Good Models Borrow, Great Models Steal: Intellectual Property Rights and Generative AI

Image by Margarita Yudina

[Policy & Society Journal]

Two critical policy questions will determine the impact of generative AI on the knowledge economy and the creative sector. The first concerns how we think about the training of such models — in particular, whether the creators or owners of the data that are “scraped” (lawfully or unlawfully, with or without permission) should be compensated for that use.

The second question revolves around the ownership of the output generated by AI, which is continually improving in quality and scale. These questions are inherently linked to the realm of intellectual property: a legal framework designed to incentivize and reward only human creativity and innovation. For some years, however, the United Kingdom has maintained a distinct category with limited rights for “computer-generated” outputs; on the input issue, the European Union and Singapore have recently introduced exceptions allowing for text and data mining (TDM) or computational data analysis of existing works.

The third section of this article explores the broader implications of these policy choices, weighing the advantages of reducing the cost of content creation and the value of expertise against the potential risk to various careers and sectors of the economy, which may be rendered unsustainable.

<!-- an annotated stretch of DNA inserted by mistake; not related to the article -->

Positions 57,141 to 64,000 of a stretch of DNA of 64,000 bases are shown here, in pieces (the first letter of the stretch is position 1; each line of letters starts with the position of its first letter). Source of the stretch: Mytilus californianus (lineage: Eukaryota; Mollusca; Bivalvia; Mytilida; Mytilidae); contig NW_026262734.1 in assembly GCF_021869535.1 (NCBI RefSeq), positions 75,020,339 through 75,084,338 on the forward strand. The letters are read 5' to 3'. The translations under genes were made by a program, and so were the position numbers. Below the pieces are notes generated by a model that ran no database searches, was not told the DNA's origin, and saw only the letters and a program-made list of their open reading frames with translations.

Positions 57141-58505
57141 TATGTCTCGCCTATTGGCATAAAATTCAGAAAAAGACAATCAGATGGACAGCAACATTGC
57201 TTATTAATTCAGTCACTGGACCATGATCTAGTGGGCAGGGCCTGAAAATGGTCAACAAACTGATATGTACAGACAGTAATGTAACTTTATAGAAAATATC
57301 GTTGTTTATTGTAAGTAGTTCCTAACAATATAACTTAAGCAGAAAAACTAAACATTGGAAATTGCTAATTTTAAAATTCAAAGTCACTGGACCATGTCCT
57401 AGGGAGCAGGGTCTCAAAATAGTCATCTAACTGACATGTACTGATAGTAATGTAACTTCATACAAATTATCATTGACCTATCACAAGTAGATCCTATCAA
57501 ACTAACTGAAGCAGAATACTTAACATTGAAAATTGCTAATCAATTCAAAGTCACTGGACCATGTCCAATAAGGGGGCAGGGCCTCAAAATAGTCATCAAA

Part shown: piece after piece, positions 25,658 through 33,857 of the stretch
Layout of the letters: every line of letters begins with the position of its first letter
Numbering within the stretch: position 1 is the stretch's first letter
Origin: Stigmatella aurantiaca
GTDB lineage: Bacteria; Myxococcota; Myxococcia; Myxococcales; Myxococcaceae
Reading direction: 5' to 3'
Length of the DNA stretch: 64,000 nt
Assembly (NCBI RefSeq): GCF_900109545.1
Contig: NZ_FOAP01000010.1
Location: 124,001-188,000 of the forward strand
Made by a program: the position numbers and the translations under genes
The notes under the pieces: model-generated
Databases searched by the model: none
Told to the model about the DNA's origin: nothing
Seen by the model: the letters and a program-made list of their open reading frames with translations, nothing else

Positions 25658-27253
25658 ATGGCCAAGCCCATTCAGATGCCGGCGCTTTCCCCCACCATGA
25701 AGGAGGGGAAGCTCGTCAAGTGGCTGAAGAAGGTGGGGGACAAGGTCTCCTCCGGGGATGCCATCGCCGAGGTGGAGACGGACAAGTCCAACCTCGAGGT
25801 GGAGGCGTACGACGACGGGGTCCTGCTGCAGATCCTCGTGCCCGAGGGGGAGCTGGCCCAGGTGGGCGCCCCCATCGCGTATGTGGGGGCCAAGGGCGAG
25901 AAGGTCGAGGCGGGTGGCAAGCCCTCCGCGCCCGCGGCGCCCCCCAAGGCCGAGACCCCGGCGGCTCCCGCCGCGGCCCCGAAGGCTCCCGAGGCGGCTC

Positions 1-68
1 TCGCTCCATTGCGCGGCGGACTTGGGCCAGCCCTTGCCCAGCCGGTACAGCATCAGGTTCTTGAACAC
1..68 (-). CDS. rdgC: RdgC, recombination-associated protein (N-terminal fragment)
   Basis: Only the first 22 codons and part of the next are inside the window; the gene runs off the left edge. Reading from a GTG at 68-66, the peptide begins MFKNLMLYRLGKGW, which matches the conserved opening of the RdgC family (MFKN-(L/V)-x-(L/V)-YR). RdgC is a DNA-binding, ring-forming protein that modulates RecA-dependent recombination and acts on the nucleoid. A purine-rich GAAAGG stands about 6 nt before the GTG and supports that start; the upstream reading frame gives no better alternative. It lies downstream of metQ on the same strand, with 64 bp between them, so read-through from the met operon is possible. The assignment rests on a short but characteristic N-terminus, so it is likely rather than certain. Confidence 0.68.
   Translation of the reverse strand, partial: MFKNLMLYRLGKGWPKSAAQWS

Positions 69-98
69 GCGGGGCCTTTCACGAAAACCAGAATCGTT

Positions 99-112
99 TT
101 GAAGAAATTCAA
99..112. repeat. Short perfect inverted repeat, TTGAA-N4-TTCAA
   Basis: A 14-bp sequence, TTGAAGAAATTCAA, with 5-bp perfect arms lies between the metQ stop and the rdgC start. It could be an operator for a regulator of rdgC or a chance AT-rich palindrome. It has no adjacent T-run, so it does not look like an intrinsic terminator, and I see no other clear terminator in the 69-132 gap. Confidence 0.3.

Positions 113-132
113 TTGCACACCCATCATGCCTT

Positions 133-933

Lessons may be found in the music industry, which also went through a period of unrestrained piracy in the early digital era, epitomized by the rise and fall of the file-sharing service Napster. Similar litigation and legislation may help navigate the present uncertainty, along with an emerging market for “legitimate” models that respect the copyright of humans and are clear about the provenance of their own creations.

This article has now been published in Policy & Society journal as part of a Special Issue on Governance of Generative Artificial Intelligence. It is also available on here.